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MANILA, Philippines – United Nations Special Rapporteur on Freedom of Opinion and Expression Irene Khan will visit Manila from January 23 to February 2, upon the invitation of the Philippine government, the Department of Foreign Affairs (DFA) announced on Saturday, January 20.
The DFA said it was an opportunity for the special rapporteur to “appreciate the well-rooted and flourishing democracy of the Philippines, as the oldest democratic Republic in Asia, as seen in the vibrant media landscape and civic space.”
Khan had earlier flagged certain instances that question the freedom of the press in the Philippines.
The Philippine government said that it was confident that through dialogues and meetings, civil society organizations, and other stakeholders, Khan would see for herself the “transparency and progressive agenda” of the government relating to the promotion of free speech.
“This visit signifies the open, sustained, and sincere cooperation of the Philippine government with bilateral and regional partners and the UN, on many fronts, where the country promotes its human rights-based development agenda and good governance as well as its contributions in strengthening global norms to uphold human rights and dignity,” the DFA said in a statement.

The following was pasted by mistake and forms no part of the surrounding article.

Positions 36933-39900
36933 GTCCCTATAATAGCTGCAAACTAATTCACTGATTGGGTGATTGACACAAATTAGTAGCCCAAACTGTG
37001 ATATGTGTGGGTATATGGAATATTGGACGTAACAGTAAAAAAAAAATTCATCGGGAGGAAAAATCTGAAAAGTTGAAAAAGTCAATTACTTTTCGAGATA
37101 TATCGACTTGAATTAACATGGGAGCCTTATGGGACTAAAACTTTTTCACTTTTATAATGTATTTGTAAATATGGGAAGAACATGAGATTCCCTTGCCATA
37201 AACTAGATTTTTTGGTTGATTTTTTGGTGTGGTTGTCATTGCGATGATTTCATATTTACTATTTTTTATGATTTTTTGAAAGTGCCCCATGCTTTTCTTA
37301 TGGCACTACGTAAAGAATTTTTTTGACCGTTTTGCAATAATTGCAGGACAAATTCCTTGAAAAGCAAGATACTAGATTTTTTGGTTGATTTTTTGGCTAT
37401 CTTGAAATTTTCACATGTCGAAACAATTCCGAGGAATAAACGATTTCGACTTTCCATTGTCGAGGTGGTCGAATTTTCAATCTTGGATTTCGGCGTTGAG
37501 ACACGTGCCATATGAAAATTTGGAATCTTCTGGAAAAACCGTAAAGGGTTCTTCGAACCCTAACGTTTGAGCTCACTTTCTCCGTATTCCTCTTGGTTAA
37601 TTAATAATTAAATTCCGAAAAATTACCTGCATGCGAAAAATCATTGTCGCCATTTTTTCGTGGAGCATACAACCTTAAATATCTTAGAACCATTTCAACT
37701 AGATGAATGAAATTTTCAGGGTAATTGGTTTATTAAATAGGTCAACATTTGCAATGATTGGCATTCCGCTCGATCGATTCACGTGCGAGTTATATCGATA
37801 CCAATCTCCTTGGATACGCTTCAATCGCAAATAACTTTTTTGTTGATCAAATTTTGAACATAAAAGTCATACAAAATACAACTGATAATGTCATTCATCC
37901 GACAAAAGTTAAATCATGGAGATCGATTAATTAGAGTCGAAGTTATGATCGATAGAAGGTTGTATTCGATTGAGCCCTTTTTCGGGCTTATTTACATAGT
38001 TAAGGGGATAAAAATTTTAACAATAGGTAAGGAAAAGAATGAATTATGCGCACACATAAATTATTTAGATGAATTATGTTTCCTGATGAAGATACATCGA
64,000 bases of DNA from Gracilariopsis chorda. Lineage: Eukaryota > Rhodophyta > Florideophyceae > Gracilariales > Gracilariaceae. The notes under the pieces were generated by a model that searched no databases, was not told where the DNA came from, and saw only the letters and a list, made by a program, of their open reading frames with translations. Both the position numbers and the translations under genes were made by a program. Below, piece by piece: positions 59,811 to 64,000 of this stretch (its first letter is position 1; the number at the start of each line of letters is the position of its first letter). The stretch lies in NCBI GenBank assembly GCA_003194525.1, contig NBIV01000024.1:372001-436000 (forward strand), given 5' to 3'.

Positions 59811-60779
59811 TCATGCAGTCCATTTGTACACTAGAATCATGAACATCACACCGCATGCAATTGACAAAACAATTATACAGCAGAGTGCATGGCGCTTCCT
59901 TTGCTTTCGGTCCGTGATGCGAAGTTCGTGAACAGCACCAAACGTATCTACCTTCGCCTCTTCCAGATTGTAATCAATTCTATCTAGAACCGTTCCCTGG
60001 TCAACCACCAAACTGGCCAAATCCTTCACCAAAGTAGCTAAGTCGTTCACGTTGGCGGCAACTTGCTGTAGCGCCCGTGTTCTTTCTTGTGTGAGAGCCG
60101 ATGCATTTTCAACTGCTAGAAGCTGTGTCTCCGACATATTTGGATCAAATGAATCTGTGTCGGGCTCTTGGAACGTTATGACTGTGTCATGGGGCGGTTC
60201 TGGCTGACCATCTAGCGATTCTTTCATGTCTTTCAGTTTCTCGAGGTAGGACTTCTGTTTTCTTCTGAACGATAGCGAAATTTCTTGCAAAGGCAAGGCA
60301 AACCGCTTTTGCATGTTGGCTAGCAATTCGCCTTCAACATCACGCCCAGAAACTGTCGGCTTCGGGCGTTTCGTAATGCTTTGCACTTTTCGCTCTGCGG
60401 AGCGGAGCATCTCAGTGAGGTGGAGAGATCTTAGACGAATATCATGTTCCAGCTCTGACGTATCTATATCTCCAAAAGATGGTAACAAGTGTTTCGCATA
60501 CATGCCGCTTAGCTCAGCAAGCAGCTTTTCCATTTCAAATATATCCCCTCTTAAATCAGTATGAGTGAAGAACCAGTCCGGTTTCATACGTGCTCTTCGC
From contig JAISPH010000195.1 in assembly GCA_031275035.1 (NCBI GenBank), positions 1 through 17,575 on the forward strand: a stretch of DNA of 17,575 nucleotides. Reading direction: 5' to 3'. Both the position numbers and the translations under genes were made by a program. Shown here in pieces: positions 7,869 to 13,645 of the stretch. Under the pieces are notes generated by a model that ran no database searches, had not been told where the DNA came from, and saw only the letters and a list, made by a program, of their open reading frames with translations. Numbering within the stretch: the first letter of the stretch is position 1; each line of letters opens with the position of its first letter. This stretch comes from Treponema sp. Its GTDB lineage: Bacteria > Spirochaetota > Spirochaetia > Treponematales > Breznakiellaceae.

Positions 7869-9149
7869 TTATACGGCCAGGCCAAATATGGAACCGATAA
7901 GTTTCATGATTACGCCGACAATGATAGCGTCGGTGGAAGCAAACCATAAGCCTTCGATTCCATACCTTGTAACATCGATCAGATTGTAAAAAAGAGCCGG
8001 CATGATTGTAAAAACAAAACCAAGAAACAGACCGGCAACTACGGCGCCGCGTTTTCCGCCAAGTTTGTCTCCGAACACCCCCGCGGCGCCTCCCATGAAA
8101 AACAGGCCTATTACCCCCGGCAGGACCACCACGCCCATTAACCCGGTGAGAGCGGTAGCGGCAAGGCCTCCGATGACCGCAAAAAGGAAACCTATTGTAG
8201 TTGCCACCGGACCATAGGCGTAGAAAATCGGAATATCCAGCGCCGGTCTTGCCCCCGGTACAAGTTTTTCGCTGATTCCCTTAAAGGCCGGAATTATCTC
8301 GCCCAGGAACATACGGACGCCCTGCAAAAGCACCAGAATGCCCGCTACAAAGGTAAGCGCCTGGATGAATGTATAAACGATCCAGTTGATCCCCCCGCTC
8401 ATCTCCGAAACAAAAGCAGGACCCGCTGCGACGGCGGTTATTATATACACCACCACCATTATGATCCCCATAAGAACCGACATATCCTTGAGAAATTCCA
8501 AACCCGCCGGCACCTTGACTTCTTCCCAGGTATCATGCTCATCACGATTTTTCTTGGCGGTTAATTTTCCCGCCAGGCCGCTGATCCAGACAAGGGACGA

Khan will be the third special rapporteur (SR) to pay a country visit to the Philippines in 14 months, following SR for the sale and exploitation of children Fatimah Singhateh in November 2022, and SR for climate change and human rights Ian Fry in November 2023.
SR for extrajudicial, summary, or arbitrary executions Morris Tidball-Binz visited the country in February 2023 for an academic visit.
In July 2022, just weeks into President Ferdinand Marcos Jr.’s administration, Khan condemned the Philippine Court of Appeals’ decision to uphold the 2020 cyber libel conviction of Rappler CEO and Nobel laureate Maria Ressa, saying it was proof of how the criminalization of libel can be weaponized against the press.
She had called on the President to withdraw the charges against Ressa and stop orders for internet service providers to restrict access to news websites Bulatlat and Pinoy Weekly for allegedly violating anti-terrorism laws.
Months later, on the sidelines of the Reuters Trust Conference held in London in October, Khan had told Rappler that it was “very sad to see the denigration of media in the Philippines.”
At the time, it had just been months after the end of the administration of Rodrigo Duterte, who was seen as hostile to critical media. Duterte had invited her for a country visit as well, but she was unable to make the trip.
She said then that she hoped to see “big changes” in policy, particularly in the proper exercise of the constitutional protection of free speech.
In June 2023, Khan asked the Philippines’ Supreme Court to allow her to sit as an amicus curiae or expert in Ressa’s libel case, which is still being appealed. Khan was concerned that the country’s law failed to adequately protect the freedom of expression under the International Covenant on Civil and Political Rights, of which the Philippines is a state party.
Apart from threats to press freedom, the environment for dissent has remained hostile from the Duterte to Marcos administrations, as rights groups flag a continued crackdown on dissent and human rights violations through red-tagging, harassment, and killings of activists and members of civil society organizations. – Rappler.com